The Articulated Technological Education Pathways (ATEP) project is developing three high school level courses that address standards-driven technology concepts and skills and STEM career choices in biochemical technology, information and communications technology, and materials and manufacturing technology. The materials are designed to bridge high school technical programs and community college programs in technician education. The materials are mainly digital and delivered through a learning management system. They emphasize web-based learning, simulations, and hands-on, design-based physical modeling activities that can be delivered as hybrid courses. Each course consists of two nine-week modules that can serve as replacement or supplementary curricula for high school Career and Technical Education and engineering and technology programs. They are being developed by a team of content experts, faculty from high schools and community colleges and a senior level industrialist. CASE is conducting formative and summative evaluation of the development process and materials.
Bridges provides an intervention for newly-arrived adolescent immigrant students with limited home language literacy. These students are designated by the New York City Department of Education (NYCDOE) as Students with Interrupted Formal Education (SIFE). Their work includes a subset of SIFE whom we designate SIFE with Developing Literacy (SDL). The Bridges program has developed and implemented in a number of schools a one-year, transitional program with dedicated classes that have been specifically designed to meet students’ language, literacy, academic, socio-cultural, and emotional needs. . The project began in selected New York City high schools and has since been implemented in school districts in Westchester County, Western New York State, and Long Island. With funding from the New York State Education Department (NYSED), Bridges has developed a SIFE-specific curriculum for middle and high school students in New York State that includes programming for Stand-alone ENL, Integrated ENL/ELA, Math, Science, and Social Studies classes. The Bridges team has also expanded the project to include substantial professional development workshops and “train the trainer” sessions for educators and school administrators across New York State. This is an ongoing project, which began in 2011 with support from the NYCDOE and the New York Community Trust and is now also being supported by NYSED.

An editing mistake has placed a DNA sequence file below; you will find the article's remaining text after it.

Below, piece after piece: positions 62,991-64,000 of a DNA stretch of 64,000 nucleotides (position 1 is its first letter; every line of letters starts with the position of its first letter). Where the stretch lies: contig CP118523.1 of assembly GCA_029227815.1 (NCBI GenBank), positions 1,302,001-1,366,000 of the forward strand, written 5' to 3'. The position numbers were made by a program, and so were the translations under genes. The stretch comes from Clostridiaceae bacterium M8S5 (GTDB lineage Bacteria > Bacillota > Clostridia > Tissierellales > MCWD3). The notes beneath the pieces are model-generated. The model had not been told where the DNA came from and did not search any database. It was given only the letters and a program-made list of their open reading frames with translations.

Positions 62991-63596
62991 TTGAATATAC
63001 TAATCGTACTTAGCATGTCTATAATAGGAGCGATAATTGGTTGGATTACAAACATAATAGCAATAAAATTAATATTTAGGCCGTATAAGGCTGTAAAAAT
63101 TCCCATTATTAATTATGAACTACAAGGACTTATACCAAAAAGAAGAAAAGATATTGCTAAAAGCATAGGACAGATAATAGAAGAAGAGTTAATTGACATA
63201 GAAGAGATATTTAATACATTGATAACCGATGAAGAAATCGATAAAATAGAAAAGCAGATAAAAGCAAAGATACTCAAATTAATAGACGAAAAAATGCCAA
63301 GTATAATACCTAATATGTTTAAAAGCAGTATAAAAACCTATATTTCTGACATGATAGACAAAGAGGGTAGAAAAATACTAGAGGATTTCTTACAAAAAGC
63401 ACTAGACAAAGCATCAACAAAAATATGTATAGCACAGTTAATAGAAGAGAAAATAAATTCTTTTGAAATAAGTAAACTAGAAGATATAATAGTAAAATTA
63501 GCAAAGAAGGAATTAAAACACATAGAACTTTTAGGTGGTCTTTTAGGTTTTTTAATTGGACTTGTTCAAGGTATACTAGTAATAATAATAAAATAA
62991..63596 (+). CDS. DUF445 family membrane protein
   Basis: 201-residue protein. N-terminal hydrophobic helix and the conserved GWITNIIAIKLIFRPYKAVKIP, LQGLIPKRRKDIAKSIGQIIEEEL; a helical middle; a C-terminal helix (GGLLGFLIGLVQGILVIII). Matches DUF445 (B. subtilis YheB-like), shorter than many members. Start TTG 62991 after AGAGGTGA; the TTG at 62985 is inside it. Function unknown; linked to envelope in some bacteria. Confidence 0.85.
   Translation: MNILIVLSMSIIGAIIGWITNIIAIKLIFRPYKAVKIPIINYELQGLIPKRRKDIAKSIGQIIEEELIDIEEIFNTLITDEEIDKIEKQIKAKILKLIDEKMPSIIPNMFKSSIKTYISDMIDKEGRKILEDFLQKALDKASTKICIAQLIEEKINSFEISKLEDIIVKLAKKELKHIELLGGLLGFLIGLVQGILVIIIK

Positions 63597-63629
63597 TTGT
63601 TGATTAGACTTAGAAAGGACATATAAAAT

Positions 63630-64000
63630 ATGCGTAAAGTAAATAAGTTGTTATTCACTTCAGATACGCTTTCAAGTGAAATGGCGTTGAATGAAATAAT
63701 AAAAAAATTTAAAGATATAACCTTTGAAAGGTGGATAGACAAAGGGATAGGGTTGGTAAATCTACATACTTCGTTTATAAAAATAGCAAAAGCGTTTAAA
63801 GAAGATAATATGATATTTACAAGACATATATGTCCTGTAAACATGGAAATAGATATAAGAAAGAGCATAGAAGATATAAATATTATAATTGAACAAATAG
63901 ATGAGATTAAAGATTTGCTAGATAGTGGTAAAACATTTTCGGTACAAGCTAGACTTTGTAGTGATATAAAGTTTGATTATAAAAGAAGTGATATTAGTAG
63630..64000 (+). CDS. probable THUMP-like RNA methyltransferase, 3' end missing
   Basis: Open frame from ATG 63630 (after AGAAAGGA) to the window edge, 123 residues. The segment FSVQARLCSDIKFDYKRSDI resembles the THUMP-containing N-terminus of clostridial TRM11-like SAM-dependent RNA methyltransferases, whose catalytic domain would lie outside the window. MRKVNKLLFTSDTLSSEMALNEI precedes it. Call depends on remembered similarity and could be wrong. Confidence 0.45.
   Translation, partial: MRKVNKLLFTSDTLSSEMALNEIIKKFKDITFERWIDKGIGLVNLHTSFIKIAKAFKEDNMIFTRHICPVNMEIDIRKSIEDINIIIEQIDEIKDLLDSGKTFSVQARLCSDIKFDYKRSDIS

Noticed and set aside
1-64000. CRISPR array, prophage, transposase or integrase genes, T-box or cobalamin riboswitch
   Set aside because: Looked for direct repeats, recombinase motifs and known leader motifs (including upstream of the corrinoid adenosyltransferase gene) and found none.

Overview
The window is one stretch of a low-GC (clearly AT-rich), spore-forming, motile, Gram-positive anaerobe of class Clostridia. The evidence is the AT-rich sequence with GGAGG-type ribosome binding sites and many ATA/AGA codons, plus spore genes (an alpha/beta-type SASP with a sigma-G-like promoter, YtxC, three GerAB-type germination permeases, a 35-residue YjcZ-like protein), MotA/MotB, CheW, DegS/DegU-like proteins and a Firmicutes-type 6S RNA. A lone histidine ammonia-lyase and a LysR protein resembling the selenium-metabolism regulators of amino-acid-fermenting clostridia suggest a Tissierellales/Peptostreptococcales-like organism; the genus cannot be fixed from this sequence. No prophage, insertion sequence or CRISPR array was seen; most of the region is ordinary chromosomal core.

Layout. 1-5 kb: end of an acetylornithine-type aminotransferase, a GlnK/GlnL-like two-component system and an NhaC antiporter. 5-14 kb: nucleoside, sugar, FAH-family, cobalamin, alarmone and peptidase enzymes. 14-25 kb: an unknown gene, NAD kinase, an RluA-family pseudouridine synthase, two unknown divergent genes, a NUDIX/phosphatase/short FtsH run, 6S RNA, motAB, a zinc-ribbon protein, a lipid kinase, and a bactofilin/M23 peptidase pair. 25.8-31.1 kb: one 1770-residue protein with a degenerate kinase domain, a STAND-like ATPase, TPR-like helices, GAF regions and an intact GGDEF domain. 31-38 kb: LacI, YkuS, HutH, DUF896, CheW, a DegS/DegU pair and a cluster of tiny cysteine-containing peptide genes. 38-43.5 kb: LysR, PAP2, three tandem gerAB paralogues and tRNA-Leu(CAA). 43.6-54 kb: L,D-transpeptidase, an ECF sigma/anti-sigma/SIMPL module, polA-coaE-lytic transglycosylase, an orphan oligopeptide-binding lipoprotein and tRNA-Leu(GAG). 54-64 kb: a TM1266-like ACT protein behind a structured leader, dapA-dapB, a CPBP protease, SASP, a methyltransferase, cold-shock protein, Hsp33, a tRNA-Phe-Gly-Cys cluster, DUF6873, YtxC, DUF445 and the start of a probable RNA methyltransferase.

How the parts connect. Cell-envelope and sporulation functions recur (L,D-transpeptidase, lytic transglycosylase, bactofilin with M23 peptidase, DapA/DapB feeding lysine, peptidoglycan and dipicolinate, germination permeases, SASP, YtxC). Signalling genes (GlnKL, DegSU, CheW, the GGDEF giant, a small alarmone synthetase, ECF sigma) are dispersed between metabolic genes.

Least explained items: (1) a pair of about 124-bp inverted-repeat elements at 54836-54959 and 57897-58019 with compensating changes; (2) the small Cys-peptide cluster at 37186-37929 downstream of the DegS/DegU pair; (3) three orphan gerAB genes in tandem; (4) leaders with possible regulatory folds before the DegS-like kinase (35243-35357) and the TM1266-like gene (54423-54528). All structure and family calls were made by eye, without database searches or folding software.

The Development of a Self-Regulated Learning Online Prototype is a CUNY program designed to demonstrate how both instruction and assessment in developmental mathematics can be delivered online via the use of a self-regulated learning model. The prototype module deals with adding and subtracting fractions. Depending upon continued support, we expect to start pilot testing the prototype with students during the 2013 – 2014 academic year.